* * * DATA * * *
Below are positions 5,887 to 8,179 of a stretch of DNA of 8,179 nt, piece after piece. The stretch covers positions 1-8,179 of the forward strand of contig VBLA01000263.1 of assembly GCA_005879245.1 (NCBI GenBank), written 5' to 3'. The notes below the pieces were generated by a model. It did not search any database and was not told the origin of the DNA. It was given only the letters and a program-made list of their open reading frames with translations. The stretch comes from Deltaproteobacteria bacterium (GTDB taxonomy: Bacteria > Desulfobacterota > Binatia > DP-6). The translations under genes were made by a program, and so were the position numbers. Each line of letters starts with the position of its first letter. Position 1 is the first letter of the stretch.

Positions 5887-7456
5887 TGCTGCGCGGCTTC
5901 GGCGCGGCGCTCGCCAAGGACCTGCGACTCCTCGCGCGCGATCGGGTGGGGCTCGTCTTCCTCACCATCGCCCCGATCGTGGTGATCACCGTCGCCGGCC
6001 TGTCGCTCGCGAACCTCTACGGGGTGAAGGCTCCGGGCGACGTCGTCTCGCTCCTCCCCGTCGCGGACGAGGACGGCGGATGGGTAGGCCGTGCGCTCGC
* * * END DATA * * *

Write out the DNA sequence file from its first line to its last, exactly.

Below are positions 5,887 to 8,179 of a stretch of DNA of 8,179 nt, piece after piece. The stretch covers positions 1-8,179 of the forward strand of contig VBLA01000263.1 of assembly GCA_005879245.1 (NCBI GenBank), written 5' to 3'. The notes below the pieces were generated by a model. It did not search any database and was not told the origin of the DNA. It was given only the letters and a program-made list of their open reading frames with translations. The stretch comes from Deltaproteobacteria bacterium (GTDB taxonomy: Bacteria > Desulfobacterota > Binatia > DP-6). The translations under genes were made by a program, and so were the position numbers. Each line of letters starts with the position of its first letter. Position 1 is the first letter of the stretch.

Positions 5887-7456
5887 TGCTGCGCGGCTTC
5901 GGCGCGGCGCTCGCCAAGGACCTGCGACTCCTCGCGCGCGATCGGGTGGGGCTCGTCTTCCTCACCATCGCCCCGATCGTGGTGATCACCGTCGCCGGCC
6001 TGTCGCTCGCGAACCTCTACGGGGTGAAGGCTCCGGGCGACGTCGTCTCGCTCCTCCCCGTCGCGGACGAGGACGGCGGATGGGTAGGCCGTGCGCTCGC